World Economy

China Tells US to Contribute More to Global Economic Growth

China Tells US to Contribute More to Global Economic Growth
China Tells US to Contribute More to Global Economic Growth

Chinese Finance Minister Lou Jiwei called on the United States to boost its domestic savings and investment to strengthen growth, including spending to improve infrastructure.

Speaking during the first day of the annual Strategic and Economic dialogue between the rival political and economic powers, Lou countered US pressure for China to stop relying on investment to power growth, Xinhua reported.

He pointed out that China's contribution to global growth is 30%, while the US, the largest economy in the world, added only 10%.

To enhance the world economy, he said, the United States should save more and turn that into productive investment, especially in infrastructure.

"We also hope that the United States accelerates its structural reform process and develops effective processes to increase labor force participation and then enhancing the savings rate," he said in a press conference, speaking through an interpreter.

"The United States should have a proper mechanism to mobilize more savings to direct investment. At the same time we would suggest that the US could use the opportunities of greater fiscal space to increase the investment in infrastructure."

By giving investment a "greater role" in growth, the United States could make a "great contribution to world economic development," he added.

Loosen Controls

The talks got under way in Washington with US Treasury Secretary Jacob Lew urging China to loosen controls on its currency and encourage more domestic consumption.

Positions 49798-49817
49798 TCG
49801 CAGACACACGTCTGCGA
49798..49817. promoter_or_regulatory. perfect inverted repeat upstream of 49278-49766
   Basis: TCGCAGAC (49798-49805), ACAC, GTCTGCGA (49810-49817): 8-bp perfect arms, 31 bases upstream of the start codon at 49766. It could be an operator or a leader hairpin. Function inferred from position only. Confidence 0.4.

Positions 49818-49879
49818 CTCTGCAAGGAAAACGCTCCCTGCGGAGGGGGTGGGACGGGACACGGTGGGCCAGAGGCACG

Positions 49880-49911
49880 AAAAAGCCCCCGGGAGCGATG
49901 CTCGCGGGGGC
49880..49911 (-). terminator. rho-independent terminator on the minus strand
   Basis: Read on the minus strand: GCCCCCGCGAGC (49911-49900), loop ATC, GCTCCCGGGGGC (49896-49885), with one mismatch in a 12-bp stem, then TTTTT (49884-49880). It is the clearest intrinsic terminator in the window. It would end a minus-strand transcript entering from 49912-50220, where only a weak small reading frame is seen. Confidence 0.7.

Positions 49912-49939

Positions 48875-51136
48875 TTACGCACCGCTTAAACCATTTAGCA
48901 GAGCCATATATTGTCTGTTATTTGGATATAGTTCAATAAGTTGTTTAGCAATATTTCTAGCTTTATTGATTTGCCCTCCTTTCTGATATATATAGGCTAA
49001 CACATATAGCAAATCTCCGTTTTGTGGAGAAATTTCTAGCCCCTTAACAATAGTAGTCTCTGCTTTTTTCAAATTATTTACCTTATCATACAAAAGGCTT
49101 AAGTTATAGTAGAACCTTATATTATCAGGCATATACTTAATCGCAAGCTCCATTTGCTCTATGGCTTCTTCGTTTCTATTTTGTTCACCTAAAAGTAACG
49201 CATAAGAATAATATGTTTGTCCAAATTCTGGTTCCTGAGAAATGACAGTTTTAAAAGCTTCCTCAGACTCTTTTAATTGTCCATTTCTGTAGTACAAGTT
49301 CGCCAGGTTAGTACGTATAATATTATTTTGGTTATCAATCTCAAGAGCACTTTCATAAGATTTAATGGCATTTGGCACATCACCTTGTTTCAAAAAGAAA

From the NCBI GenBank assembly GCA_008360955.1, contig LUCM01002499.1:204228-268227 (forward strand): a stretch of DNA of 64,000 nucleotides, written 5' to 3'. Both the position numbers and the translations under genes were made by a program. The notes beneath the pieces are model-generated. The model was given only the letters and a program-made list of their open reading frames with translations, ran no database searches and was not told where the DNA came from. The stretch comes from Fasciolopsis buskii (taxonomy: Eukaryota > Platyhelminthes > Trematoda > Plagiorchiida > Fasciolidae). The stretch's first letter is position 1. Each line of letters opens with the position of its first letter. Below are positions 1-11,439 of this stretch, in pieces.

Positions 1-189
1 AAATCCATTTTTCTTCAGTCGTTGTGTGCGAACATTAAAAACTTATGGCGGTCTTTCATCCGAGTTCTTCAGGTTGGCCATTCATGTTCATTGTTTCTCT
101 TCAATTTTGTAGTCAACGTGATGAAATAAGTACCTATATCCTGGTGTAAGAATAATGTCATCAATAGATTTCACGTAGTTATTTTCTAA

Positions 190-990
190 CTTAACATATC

In two separate statements Lew also expressed strong concern about what he said was "Chinese government-sponsored" cyber-hacking of US companies to steal business information and technology.

"Such activity falls outside of the bounds of acceptable state behavior in cyberspace," Lew said.

The US business community says the issue has become paramount in bilateral economic and business relations.

Asked about it, Lou said it was a more appropriate subject for the security side of the annual talks.

"Cyber-security is not an issue to be discussed on the economic track," he said.

President Barack Obama was also preparing to meet key members of the Chinese delegation Wednesday ahead of a visit in September by Chinese President Xi Jinping.

US Vice President Joe Biden sharply warned Beijing that the world's waterways–which carry 80% of the planet's commerce–must remain open. "Responsible countries adhere to international law and work together to keep international sea lanes open for unimpaired commerce," Biden said pointedly.

The two major trading partners remain at odds over China's claims to much of the South China Sea and Washington has repeatedly urged Beijing to stop building artificial islands and resolve its numerous territorial claims peacefully. Nations that discard diplomacy and use coercion and intimidation to settle disputes, or turn a blind eye to aggression of others, only invite instability," Biden warned.

On Tuesday, welcoming the top delegation of some 400 officials also led by China's State Councilor Yang Jiechi for the seventh round of annual talks, Biden insisted Beijing must be at the table to help set up a new "rules-based system" in a rapidly changing world.

"There will be intense competition, we will have intense disagreements. That's the nature of international relations," Biden said. "There are important issues where we don't see eye-to-eye, but it doesn't mean we should stop working hand-in-hand," he said.